Gado has been in the crosshairs of a number of different governments in Kenya, not just because of the power of his cartoons, but because he plows the way for other cartoonist to be daring as well. Now it looks like his newspaper, the Nation, is finally caving in to that long-standing political pressure.
It’s entirely the right of a newspaper to sack a cartoonist or any other journalist who fails to follow the general political policy of that newspaper. But that not what’s happening here. The government of Kenya is finally succeeding in sending a signal that it’s in charge of the media, it wants to regulate what people read and how they think, and perhaps the days of the enlightened Free Press in Kenya are now beginning to come to an end.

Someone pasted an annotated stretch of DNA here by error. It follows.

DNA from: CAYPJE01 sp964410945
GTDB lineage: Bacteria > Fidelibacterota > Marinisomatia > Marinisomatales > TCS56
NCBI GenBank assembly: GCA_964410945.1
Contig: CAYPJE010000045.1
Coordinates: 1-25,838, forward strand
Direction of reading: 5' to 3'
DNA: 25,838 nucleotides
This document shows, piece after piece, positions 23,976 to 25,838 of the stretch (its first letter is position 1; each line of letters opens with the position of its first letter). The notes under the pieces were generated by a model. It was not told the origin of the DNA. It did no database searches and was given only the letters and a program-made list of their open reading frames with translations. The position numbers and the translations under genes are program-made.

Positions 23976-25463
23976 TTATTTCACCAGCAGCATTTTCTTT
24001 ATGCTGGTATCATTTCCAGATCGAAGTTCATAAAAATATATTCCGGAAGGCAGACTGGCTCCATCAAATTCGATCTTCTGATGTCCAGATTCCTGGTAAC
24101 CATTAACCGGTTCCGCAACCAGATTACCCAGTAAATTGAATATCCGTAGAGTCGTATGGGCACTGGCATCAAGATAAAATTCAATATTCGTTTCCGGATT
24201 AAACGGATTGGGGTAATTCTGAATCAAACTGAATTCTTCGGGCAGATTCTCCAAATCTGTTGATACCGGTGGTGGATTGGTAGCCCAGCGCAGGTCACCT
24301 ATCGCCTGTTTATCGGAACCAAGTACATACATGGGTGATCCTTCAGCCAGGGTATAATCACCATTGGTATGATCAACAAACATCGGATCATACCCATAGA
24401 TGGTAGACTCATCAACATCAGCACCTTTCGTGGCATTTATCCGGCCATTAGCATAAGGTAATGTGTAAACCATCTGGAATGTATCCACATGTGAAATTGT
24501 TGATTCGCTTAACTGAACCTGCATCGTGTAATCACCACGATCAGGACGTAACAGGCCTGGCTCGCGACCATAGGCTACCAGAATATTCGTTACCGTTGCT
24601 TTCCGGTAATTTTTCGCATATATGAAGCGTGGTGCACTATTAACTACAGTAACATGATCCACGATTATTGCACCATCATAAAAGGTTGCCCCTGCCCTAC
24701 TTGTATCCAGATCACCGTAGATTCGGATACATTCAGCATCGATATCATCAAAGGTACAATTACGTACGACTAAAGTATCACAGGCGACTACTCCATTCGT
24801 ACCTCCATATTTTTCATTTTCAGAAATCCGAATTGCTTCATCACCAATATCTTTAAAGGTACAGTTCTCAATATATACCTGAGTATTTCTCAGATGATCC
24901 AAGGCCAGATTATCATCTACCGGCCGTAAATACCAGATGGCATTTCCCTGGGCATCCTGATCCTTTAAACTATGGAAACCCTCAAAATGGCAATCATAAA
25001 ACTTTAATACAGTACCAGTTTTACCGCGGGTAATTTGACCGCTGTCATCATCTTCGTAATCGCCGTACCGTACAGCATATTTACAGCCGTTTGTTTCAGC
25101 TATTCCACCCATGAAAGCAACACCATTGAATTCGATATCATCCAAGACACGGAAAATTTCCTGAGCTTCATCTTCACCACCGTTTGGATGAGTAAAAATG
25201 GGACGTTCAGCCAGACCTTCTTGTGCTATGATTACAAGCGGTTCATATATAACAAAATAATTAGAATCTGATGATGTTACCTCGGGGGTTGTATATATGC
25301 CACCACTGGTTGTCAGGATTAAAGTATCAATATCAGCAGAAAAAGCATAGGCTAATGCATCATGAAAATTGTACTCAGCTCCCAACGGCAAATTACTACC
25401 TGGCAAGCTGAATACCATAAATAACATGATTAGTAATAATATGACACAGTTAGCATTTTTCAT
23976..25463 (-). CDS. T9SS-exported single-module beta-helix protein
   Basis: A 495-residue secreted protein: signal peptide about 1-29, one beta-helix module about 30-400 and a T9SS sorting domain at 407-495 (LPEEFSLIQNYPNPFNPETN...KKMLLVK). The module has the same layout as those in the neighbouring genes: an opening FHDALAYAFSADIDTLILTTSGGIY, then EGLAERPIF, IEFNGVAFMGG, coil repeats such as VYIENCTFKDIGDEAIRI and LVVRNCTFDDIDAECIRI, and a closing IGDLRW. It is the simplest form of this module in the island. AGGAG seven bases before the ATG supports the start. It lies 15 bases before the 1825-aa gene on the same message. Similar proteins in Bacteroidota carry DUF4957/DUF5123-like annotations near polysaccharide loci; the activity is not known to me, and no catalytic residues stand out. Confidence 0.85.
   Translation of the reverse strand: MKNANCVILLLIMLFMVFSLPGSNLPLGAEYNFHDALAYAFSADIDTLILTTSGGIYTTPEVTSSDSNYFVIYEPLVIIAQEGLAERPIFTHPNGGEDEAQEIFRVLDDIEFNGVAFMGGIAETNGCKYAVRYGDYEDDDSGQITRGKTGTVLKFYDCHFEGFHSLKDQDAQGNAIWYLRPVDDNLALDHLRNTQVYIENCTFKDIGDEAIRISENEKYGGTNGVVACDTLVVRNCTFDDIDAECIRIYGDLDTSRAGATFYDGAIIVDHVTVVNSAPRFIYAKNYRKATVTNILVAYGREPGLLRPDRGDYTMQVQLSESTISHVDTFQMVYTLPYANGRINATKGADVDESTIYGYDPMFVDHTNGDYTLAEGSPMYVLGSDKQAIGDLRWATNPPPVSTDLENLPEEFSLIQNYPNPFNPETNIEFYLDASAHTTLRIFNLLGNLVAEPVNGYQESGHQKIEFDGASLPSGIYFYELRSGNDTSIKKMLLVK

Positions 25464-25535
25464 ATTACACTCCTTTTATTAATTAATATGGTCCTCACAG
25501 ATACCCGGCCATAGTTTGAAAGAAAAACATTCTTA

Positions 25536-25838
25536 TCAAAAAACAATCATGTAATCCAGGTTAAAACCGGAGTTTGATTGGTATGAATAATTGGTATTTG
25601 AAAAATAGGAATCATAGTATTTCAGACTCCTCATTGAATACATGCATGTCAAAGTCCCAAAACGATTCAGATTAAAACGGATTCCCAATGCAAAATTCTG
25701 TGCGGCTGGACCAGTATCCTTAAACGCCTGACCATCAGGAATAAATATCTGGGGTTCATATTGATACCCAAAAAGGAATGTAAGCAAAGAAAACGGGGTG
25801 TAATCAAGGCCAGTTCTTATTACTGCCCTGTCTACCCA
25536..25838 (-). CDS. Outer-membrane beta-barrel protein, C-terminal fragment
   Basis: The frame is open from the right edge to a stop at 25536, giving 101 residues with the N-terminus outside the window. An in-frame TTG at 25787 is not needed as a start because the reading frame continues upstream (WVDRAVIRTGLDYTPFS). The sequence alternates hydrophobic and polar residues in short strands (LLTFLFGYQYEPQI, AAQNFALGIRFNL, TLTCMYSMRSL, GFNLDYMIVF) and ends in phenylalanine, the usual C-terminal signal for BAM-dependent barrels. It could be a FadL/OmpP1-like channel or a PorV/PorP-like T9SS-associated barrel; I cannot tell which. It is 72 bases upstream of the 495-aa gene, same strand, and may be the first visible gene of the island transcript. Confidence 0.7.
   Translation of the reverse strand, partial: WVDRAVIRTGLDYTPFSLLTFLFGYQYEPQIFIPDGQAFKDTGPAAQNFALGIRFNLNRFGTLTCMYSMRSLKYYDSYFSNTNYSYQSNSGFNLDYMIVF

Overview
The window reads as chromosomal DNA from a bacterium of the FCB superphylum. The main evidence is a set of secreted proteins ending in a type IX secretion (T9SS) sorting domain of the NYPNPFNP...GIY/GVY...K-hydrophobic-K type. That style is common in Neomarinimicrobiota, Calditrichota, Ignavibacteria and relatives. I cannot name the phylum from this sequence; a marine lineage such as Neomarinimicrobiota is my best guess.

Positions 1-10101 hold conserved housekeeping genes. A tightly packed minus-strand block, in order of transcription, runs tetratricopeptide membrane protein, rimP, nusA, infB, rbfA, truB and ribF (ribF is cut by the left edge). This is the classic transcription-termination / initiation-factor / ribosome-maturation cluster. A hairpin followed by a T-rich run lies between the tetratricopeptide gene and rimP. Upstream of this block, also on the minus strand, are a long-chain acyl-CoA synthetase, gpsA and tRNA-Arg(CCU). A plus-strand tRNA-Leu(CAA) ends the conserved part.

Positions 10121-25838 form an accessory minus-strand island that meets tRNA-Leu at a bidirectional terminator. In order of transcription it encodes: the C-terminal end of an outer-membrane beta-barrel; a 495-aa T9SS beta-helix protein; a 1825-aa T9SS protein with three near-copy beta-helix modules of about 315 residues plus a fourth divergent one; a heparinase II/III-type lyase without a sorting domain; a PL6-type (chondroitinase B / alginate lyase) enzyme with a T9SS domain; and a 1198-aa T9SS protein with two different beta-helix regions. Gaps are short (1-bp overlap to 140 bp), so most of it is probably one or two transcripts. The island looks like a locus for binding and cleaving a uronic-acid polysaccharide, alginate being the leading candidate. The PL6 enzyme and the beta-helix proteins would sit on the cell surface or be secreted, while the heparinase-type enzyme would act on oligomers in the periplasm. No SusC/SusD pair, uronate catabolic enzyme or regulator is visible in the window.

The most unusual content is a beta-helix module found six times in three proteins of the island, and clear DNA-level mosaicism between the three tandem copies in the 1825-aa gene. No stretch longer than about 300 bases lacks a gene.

Every journalist, every reader, no matter what their political persuasion, must take this action as a warning.
Cartoonist Rights Network International stands with Gado. We call on the publishers and acting editor of the Nation to reinstate Gado and play the role that they should play in society. The newspapers, publishers and editors should be the front line of the defense of free speech in the country, not the individual journalist.
While in this case the cartoonist is the practitioner of free speech, the publishers and the editors are the defenders of free speech. Perhaps the Nation’s readers can boycott the paper and thus send a message upstream that Gado is one rockstar who shouldn’t be messed with.
Khainga O’Okwemba, President of PEN Kenya Centre